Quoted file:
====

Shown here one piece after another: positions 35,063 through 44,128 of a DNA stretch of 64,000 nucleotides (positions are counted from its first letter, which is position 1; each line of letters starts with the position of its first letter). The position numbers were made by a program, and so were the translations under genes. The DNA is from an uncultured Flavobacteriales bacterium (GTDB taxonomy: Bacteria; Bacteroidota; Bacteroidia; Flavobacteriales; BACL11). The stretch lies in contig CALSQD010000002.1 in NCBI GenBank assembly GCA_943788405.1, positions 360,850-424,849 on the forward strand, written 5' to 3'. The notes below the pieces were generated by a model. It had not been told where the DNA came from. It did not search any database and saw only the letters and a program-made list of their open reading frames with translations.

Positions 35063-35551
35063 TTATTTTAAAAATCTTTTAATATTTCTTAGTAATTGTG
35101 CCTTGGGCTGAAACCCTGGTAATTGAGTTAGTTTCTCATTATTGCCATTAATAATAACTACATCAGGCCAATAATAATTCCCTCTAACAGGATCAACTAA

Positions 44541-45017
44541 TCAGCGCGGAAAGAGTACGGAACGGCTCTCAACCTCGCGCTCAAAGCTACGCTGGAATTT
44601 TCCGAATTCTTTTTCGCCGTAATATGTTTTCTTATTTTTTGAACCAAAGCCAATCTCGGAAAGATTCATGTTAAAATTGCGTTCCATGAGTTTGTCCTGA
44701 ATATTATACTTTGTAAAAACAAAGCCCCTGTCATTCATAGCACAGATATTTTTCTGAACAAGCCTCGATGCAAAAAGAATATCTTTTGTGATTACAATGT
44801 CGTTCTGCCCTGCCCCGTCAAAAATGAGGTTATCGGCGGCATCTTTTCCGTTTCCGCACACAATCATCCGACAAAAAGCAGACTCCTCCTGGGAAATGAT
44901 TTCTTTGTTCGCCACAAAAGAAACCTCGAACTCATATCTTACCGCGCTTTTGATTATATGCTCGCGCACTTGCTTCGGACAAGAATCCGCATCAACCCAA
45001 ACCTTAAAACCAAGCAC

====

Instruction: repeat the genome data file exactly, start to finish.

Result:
Shown here one piece after another: positions 35,063 through 44,128 of a DNA stretch of 64,000 nucleotides (positions are counted from its first letter, which is position 1; each line of letters starts with the position of its first letter). The position numbers were made by a program, and so were the translations under genes. The DNA is from an uncultured Flavobacteriales bacterium (GTDB taxonomy: Bacteria; Bacteroidota; Bacteroidia; Flavobacteriales; BACL11). The stretch lies in contig CALSQD010000002.1 in NCBI GenBank assembly GCA_943788405.1, positions 360,850-424,849 on the forward strand, written 5' to 3'. The notes below the pieces were generated by a model. It had not been told where the DNA came from. It did not search any database and saw only the letters and a program-made list of their open reading frames with translations.

Positions 35063-35551
35063 TTATTTTAAAAATCTTTTAATATTTCTTAGTAATTGTG
35101 CCTTGGGCTGAAACCCTGGTAATTGAGTTAGTTTCTCATTATTGCCATTAATAATAACTACATCAGGCCAATAATAATTCCCTCTAACAGGATCAACTAA

Positions 44541-45017
44541 TCAGCGCGGAAAGAGTACGGAACGGCTCTCAACCTCGCGCTCAAAGCTACGCTGGAATTT
44601 TCCGAATTCTTTTTCGCCGTAATATGTTTTCTTATTTTTTGAACCAAAGCCAATCTCGGAAAGATTCATGTTAAAATTGCGTTCCATGAGTTTGTCCTGA
44701 ATATTATACTTTGTAAAAACAAAGCCCCTGTCATTCATAGCACAGATATTTTTCTGAACAAGCCTCGATGCAAAAAGAATATCTTTTGTGATTACAATGT
44801 CGTTCTGCCCTGCCCCGTCAAAAATGAGGTTATCGGCGGCATCTTTTCCGTTTCCGCACACAATCATCCGACAAAAAGCAGACTCCTCCTGGGAAATGAT
44901 TTCTTTGTTCGCCACAAAAGAAACCTCGAACTCATATCTTACCGCGCTTTTGATTATATGCTCGCGCACTTGCTTCGGACAAGAATCCGCATCAACCCAA
45001 ACCTTAAAACCAAGCAC